Ghost Radio - Leopoldo Gout (Horror/Suspense)

Released February 24, 2010

It's a fascinating idea. A late-night radio show where callers share their stores of the unnatural including ghosts, disappearing towns and other surreal circumstances. The basic premise in the book is that Ghost Radio is about to go syndicated and host Joaquin isn't prepared for the change that's about to ensue.

Joaquin knows a bit about the supernatural. He's survived two accidents that almost took his life. His best friend also survived one but died in the other. His show is big and going bigger, so when unusual calls start coming in to both the radio and to Joaquin at home, he can't help but drop everything to find out who this caller is and why he's so persistent, leading Joaquin to things even he'll have a hard time explaining.

Great premise isn't enough for me. I loved the opening and loved the radio callers' stories. I loved reading Joaquin's backstory involving the first and second accidents that nearly took his life. I enjoyed the relationships between Joaquin, his now deceased best friend and Joaquin's girlfriend. Once Joaquin's story turned to Toltec Christianity, I started to lose interest. The plot jumps confused me and I had to reread sections to figure out what I'd missed.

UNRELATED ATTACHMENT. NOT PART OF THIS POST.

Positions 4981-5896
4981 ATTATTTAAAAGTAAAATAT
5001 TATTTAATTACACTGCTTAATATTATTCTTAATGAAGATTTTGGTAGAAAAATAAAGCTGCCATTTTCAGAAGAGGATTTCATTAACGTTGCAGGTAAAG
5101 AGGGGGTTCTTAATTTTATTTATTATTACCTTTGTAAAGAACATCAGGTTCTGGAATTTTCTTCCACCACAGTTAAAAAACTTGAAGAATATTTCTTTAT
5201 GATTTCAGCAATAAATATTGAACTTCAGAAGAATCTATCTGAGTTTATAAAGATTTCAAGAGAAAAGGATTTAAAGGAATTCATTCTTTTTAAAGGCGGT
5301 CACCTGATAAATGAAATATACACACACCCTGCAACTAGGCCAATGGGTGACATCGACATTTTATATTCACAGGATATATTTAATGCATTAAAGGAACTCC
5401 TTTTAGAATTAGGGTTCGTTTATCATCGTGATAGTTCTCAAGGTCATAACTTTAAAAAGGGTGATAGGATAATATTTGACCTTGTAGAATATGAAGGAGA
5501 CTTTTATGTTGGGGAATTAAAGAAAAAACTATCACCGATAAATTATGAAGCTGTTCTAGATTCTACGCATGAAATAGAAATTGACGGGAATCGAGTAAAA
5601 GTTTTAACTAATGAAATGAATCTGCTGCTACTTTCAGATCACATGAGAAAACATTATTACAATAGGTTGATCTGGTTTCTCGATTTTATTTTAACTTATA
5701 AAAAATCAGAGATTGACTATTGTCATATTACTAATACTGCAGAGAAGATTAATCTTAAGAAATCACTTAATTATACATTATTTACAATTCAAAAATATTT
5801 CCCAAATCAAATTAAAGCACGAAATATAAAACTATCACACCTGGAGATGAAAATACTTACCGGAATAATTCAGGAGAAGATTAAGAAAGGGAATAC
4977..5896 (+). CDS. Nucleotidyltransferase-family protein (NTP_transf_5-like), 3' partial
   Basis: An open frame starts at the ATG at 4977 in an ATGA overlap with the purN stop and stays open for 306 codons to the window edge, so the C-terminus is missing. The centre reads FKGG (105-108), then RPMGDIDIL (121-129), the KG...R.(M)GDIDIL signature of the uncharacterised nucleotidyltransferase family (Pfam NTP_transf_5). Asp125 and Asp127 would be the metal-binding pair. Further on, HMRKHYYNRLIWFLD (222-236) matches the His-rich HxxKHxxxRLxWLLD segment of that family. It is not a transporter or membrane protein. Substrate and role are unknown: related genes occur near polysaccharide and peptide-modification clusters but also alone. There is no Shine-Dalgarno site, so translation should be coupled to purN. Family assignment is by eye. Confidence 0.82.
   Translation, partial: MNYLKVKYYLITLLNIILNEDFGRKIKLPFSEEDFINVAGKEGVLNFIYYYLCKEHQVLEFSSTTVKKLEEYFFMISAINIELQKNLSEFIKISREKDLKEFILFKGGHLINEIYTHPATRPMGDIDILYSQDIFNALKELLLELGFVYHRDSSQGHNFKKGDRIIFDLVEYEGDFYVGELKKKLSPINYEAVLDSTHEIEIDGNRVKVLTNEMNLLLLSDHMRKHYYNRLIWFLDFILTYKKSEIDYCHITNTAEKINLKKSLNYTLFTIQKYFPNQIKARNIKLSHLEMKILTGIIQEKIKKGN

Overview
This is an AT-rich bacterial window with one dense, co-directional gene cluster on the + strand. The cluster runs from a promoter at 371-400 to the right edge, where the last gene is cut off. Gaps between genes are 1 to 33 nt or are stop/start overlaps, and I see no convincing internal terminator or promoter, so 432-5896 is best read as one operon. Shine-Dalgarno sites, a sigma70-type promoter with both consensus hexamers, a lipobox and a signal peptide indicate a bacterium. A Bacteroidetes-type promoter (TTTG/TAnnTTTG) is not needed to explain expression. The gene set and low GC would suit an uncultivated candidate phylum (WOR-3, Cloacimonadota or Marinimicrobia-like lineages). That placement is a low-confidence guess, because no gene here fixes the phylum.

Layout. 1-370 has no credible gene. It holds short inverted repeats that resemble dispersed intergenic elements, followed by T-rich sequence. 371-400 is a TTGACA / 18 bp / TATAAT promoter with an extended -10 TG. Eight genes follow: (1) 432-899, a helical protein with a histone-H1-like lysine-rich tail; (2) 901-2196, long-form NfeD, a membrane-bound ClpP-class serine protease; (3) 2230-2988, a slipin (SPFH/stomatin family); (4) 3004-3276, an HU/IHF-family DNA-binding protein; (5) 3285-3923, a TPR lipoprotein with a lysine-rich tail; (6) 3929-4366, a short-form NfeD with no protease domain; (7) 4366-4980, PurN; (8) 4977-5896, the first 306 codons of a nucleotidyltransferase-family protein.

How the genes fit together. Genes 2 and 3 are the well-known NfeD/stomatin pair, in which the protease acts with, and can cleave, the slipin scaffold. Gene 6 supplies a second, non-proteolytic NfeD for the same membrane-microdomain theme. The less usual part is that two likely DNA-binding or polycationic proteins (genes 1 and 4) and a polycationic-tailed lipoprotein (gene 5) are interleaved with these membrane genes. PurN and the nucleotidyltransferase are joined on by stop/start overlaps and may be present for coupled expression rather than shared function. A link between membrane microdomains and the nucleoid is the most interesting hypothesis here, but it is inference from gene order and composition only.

My advice with Ghost Radio is to definitely give it a shot. Even if you only read it for the stories of the unexplained, it's entertaining.


  1. Your readers should know that in celebration of the mass market paperback release of “Ghost Radio” by Leopoldo Gout the book’s official blog ( is hosting a series of contests with chances to win autographed copies of the book and other prizes!

    The contests close on March 13, 2010.

    So pop over to the blog and enter now. It only takes a few seconds.

    The chance of free books and other cool stuff … what are you waiting for?

    Here’s a sample of some of the raves “Ghost Radio” has received:

    “Ghost Radio reminded me of early Stephen King — Carrie and Pet Sematary and The Dead Zone. The story sticks with you long after you’ve finished the final page.”

    – James Patterson

    “A first novel that moves with deserved confidence into Stephen King territory … Palpable, almost visible cross-cultural creepiness that never lets up: very smart thrills.”

    – Kirkus Reviews

    “A deliciously creepy yarn … Gout’s fusion of radio-show culture and paranormal occurrences produces a winning compound.”

    – Booklist

    “A thrilling literary and visual experience, this contemporary ghost story set in Mexico is a fast-moving and enjoyable read. The story and writing style recall early Stephen King and Joe Hill’s Heart-Shaped Box.”

    – Library Journal


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